17 of 17 people found the following review helpful
the horses screamed,
This review is from: Reservation Blues (Paperback)
I have read some terrific novels recently, by the likes of Henning Mankell, Elmore Leonard and the great Walter Mosley; but I was not prepared for the sad beauty, edgy high spirits and mystical shadings of Sherman Alexie`s small masterpiece.
A brief review cannot hope to do such a rich, unusual, profoundly moving book the justice it deserves.
An elderly, `undead` Robert Johnson, the legendary blues singer who `sold his soul to the devil` to play better than any other guitarist, arrives `at the crossroad` (naturally!) in the Spokane reservation in Washington state. He is met by the gentle Thomas Builds-the-Fire, who directs the tortured bluesman to Big Momma on the hill who acts as a kind of fallible earth-momma come witch-woman throughout the book, and is the only one who can cure what ails Johnson. However, when he goes up the hill he leaves his guitar behind...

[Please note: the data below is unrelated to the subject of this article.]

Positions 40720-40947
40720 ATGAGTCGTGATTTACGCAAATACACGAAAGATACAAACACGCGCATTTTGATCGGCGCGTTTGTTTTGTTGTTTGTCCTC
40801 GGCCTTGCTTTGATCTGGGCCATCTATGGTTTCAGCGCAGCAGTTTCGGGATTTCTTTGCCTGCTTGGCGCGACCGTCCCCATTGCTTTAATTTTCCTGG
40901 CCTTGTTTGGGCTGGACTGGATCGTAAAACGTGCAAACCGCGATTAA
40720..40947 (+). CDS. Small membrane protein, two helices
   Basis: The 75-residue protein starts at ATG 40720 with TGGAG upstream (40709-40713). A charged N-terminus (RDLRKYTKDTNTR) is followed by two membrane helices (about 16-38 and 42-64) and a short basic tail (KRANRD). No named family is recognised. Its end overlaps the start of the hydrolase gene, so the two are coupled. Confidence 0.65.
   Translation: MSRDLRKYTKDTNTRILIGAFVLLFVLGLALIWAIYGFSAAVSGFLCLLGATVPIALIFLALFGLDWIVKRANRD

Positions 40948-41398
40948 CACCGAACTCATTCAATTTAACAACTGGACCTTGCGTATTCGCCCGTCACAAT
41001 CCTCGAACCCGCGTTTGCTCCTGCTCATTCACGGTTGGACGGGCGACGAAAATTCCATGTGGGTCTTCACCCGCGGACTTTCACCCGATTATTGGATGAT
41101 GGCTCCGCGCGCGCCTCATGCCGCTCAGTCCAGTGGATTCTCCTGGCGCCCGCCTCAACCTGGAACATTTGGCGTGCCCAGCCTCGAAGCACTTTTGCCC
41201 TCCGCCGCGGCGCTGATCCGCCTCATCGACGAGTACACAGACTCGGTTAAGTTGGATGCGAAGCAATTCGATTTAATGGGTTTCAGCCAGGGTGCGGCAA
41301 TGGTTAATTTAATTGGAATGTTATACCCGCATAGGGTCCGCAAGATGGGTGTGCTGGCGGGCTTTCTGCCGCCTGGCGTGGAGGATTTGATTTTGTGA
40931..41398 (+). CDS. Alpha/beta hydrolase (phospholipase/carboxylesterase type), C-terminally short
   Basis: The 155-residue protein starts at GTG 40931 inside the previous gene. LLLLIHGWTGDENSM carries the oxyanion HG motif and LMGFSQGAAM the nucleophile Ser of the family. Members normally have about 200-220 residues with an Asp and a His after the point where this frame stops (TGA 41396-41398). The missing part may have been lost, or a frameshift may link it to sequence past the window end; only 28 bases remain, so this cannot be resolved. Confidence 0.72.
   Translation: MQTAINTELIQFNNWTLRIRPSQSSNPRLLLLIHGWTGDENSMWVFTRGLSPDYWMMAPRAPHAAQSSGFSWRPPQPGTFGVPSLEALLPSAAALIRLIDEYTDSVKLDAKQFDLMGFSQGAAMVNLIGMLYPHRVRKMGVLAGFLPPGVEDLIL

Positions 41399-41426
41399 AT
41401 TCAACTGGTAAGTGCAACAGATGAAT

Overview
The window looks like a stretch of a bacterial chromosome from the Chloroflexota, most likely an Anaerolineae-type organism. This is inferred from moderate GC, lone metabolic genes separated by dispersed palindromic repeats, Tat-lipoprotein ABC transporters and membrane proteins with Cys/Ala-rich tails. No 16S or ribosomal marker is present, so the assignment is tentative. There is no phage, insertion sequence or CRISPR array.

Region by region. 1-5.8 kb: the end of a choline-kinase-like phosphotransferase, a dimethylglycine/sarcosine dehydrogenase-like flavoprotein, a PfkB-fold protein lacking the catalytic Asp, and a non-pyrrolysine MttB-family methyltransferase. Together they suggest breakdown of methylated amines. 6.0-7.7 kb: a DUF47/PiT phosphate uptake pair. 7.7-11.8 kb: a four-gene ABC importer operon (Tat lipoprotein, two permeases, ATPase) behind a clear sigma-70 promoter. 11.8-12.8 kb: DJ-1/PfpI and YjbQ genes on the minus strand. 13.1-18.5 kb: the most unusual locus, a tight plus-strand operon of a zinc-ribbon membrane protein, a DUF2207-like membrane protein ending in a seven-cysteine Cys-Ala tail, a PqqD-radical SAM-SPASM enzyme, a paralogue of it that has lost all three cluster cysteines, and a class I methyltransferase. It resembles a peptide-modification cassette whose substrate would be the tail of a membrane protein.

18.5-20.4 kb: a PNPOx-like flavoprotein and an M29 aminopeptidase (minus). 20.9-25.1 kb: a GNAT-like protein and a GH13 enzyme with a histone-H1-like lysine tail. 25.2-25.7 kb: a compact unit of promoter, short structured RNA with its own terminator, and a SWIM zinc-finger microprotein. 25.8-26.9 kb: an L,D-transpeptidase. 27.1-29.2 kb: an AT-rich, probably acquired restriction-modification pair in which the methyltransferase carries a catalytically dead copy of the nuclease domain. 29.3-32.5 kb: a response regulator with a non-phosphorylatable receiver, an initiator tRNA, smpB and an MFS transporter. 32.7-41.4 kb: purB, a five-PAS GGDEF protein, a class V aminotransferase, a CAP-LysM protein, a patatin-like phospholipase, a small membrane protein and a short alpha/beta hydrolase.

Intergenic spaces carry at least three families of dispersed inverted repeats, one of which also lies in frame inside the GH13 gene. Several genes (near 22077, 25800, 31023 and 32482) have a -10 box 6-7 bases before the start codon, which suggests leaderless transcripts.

Said guitar has a mind and music of its own. Thomas forms a band with his ne`er-do-well friends plus a captivating couple of sisters name of Chess and Chequers. They hit the road. That`s when a whole lot of trouble starts - but a whole lot of redemption too.
That`s all I`m going to give away. But one thing I want to emphasise is that, though this wonderful novel may make you want to cry in places, it sure as hell will make you laugh. Alexie has a fine, unsentimental ear, and doesn`t for a moment indulge in the `noble Indian` myth. The perhaps paradoxical result is that Reservation Blues shows its varied, rounded, utterly believable characters (even the `supernatural` ones) in a bravely human, likable and - ultimately, because so human - noble light.
This is a unique work. I`m glad it`s in my life. Read it! Oh, and the screaming horses? As I say, read it...